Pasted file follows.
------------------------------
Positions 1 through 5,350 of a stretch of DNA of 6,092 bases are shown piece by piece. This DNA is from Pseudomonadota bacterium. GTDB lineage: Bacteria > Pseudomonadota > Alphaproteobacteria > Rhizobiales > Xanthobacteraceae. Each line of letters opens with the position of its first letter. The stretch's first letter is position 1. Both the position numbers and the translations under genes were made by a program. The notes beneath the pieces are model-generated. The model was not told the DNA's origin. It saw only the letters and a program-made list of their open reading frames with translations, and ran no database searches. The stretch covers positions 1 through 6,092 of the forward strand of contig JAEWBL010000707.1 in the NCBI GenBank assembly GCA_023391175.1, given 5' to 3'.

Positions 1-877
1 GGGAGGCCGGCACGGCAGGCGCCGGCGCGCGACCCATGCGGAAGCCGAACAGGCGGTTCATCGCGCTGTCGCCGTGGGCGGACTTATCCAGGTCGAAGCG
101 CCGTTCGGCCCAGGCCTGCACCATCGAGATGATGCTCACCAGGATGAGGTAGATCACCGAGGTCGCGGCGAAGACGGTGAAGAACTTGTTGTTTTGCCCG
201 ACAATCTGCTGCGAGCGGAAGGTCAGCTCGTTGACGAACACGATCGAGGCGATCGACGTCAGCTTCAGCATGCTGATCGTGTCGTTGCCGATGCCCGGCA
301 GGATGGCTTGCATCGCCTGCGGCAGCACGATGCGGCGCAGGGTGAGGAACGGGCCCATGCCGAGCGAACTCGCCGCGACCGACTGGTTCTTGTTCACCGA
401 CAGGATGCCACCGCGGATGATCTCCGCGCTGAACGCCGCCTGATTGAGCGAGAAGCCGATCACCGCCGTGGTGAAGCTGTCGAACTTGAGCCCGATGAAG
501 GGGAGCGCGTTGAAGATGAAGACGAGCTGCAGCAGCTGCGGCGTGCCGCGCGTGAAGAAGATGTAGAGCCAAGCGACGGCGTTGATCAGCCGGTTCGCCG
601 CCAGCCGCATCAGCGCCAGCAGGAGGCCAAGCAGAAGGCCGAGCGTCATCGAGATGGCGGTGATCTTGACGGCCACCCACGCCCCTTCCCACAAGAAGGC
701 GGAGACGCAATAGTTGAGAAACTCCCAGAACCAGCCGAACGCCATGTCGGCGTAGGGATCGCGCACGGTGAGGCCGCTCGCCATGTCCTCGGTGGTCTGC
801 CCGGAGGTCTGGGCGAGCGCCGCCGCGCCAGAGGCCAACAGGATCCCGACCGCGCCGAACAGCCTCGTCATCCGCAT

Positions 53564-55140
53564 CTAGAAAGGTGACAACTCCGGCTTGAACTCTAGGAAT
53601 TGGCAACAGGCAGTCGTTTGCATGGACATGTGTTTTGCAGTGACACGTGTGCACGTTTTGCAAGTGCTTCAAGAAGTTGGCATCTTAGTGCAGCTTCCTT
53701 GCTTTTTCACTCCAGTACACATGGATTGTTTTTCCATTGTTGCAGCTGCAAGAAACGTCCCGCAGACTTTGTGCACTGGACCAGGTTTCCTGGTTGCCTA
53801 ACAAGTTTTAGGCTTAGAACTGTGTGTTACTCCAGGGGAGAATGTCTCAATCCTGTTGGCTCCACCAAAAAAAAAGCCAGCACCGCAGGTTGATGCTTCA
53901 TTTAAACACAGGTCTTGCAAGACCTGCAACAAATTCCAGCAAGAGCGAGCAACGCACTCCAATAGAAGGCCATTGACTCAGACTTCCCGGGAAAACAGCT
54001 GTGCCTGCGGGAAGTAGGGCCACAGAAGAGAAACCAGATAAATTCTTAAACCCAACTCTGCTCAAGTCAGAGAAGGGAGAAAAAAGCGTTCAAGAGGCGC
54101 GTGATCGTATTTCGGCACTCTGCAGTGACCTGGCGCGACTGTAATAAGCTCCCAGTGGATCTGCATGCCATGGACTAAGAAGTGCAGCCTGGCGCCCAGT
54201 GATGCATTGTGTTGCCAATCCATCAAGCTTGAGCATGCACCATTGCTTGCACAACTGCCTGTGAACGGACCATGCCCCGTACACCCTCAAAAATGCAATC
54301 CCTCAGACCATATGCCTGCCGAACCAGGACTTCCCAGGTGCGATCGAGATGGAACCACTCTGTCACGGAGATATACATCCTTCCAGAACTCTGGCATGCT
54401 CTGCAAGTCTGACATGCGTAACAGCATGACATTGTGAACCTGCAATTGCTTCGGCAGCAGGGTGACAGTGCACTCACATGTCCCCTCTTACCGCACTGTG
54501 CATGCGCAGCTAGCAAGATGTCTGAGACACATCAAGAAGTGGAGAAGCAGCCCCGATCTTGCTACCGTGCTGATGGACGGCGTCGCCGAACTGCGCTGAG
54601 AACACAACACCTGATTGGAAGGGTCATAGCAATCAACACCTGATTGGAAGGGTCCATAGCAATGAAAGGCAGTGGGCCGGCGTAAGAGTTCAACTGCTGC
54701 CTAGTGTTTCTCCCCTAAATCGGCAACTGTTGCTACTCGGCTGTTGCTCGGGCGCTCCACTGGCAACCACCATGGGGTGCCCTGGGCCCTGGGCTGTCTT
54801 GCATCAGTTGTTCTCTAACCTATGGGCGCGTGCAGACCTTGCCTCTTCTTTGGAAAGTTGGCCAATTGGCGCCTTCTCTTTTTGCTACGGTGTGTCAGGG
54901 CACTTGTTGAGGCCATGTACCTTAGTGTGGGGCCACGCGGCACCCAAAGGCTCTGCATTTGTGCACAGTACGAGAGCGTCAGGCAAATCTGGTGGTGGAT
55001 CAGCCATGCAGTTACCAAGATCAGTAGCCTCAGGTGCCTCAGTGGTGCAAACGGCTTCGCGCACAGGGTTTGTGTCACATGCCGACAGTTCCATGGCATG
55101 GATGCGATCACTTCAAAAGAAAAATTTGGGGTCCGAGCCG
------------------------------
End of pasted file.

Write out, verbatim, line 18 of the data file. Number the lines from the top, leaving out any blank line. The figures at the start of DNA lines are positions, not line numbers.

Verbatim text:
54001 GTGCCTGCGGGAAGTAGGGCCACAGAAGAGAAACCAGATAAATTCTTAAACCCAACTCTGCTCAAGTCAGAGAAGGGAGAAAAAAGCGTTCAAGAGGCGC